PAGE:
At the Crossroads

Fiveways sign 24 Sept 2017

That was late summer, early autumn, call it what you will.

Today the road is filled with leaves and there is a bite in the skies that makes everything feel that little bit more alive. That is nature’s paradox: it is more vivid and yet far more soothing than the world built of bricks and glass.

I’ve been indoors for much of the day, however, dealing with the final technical hurdles before getting my book on the ‘why and how’ of foxes uploaded onto Amazon. It’s now living here.

Fox book cover copy

Books are more than paper. You close them, but they do not leave you.  In a small way, a fox sighting can also be like that; it passes, but it has lodged itself in your mind.

One encounter that I will not forget gave me this photograph back in the summer. This vixen is known locally as ‘Pretty Face’, but whatever she calls herself, she is one of my favourite foxes. She is a non-breeding adult in the Horse Meadows Group – the family that call a large part of my parish their territory.

Fox Pretty Face2 26 May 2017

She had been playing, playing – auntie as she was that day to four cubs explosively alive in the evening sunshine. She washed them, she checked on them, she guarded them. I merely photographed them. Eight (yes, eight) foxes were in front of my camera; I will leave the total number of photos to your imagination.

There came a moment when she sat up, light painting gold highlights into her fur. She was watching me from perhaps 50 metres away. She had been aware of me for the past hour, but now, without a care in the world, she began trotting towards me.

At 15 metres she stopped, still studying me with quiet curiosity, standing at the crossroads of confidence and caution, before continuing her journey out of the field with relaxed aplomb.

Turn the page. The journey goes on.

9 thoughts on “At the Crossroads

  1. Congrats on book, I knew you will write it one day!!! I checked the link on Amazon UK and it is available only for Kindle for now. Do you plan to have it for another platform, Kobo for instance? Sandy and I would like to buy it but we don’t have Kindles and smart phones. I might find a converter online to make it as ebook (for Kobo) but that might be against copyright laws and I don’t want to do that.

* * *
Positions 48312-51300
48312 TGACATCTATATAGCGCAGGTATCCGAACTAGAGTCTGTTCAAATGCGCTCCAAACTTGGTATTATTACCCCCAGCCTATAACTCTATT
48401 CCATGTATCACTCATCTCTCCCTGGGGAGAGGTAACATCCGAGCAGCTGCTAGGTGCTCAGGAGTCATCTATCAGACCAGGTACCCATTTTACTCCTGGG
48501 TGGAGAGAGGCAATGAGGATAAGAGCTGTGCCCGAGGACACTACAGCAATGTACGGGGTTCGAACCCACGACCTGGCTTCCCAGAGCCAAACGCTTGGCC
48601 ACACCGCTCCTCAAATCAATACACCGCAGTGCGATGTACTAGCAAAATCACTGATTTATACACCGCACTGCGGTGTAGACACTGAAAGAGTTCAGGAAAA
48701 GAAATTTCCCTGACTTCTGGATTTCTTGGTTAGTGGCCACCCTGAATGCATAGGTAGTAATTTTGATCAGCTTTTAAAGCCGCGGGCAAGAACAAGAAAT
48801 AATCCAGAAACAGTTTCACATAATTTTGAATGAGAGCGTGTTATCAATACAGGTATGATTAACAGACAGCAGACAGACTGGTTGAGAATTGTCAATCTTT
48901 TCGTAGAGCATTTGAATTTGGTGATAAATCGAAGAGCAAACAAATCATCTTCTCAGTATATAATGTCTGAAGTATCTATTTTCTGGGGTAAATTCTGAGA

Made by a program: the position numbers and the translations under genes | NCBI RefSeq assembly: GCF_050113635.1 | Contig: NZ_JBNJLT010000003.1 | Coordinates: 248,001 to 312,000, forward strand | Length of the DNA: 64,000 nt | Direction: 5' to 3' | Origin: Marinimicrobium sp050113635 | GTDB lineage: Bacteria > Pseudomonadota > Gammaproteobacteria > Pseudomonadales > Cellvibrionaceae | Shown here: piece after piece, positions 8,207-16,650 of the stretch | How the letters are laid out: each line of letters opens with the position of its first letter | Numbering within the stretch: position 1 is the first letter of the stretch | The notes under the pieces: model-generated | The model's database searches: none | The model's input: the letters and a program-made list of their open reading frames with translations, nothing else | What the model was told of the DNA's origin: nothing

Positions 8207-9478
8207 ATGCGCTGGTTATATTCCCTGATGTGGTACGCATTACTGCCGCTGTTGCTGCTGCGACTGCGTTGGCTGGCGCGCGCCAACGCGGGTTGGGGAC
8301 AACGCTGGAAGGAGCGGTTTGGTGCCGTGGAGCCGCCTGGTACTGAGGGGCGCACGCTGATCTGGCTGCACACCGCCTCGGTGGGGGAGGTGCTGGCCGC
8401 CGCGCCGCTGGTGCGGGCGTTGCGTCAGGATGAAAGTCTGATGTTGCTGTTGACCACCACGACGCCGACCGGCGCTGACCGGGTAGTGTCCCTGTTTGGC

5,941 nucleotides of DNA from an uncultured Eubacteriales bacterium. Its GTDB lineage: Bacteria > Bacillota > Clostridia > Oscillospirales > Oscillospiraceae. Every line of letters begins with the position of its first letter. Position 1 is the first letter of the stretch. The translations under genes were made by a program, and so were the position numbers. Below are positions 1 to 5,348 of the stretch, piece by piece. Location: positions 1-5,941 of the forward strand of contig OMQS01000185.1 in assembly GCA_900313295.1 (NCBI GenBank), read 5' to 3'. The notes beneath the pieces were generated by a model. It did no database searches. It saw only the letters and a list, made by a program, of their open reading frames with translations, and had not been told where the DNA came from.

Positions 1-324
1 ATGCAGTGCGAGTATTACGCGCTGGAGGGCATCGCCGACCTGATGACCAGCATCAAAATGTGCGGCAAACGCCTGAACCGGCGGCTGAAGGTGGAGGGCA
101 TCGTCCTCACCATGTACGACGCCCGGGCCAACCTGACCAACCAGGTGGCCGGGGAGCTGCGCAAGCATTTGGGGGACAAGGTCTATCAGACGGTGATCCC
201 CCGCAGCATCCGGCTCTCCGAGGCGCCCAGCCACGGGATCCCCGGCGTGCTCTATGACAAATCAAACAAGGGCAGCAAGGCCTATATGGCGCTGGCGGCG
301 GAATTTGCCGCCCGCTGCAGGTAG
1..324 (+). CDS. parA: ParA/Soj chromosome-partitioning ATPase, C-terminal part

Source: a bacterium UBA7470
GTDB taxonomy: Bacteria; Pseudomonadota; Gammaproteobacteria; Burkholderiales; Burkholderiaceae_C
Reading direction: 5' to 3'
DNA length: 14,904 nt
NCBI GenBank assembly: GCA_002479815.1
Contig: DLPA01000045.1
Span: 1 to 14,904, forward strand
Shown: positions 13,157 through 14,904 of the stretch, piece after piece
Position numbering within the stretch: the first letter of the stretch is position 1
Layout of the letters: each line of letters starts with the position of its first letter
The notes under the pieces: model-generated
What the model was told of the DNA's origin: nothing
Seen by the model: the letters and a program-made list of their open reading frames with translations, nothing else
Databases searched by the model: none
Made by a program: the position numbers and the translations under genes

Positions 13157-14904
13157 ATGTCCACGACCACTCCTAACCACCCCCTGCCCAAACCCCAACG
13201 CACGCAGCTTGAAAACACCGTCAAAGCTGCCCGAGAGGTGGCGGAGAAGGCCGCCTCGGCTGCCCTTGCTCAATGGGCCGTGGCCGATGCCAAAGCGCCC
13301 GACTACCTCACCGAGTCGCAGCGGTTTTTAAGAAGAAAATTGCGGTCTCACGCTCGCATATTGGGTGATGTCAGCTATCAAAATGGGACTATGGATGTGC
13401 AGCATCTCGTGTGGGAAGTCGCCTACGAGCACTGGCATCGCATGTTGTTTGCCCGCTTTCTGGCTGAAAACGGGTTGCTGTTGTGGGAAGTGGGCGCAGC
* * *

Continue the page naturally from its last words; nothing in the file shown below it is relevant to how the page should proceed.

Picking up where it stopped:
Anyway, I am glad you put the old dogfox photo on the cover, what a magnificent animal he was!

    Liked by 1 person

    1. Thank you so much! 🙂 I really appreciated your encouragement when I was writing my posts in the Opera days and have never forgotten it. I have also now written a 400 page novel and two mini-guides to Canadian wildlife, but this fox tome is the first book that I’ve let loose properly. Feels pretty weird having it on Amazon but I guess I’ll get used to the idea…

      I would like to put it on Kobo, but I signed up for an Amazon scheme which gives a few extra benefits but means that I have to give them exclusivity for at least 90 days. There is a print version available now though if that’s suitable?

      The Old Dogfox is still the king of foxes to me 🙂

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      1. Paperback actually works the best for us, we both like to have the book “in our hands” if you know what I mean. Old fashioned, that’s what we are 😀 Anyway, I just bought it.

        I hope this will encourage you to publish more books, we both like the way you write.

        Liked by 1 person

  2. Adele, lovely post! I think I’ve seen those two foxes before! Congrats on you book. I haven’t used Kindle much, but went to iTunes store and downloaded the free app., both on my Mac and iPad! I downloaded the book through Amazon.ca, and I’m just getting ready to sit down and have a read! Cheers, Robin!

    Liked by 1 person

    1. Thank you, it was a beautiful sighting 🙂

      The fox book is available on Amazon as a paperback too. LOL, Windows 7 is good but I may be one of the three people still living who miss Vista. A fair number of programmes don’t work at all on Win10.

      Like

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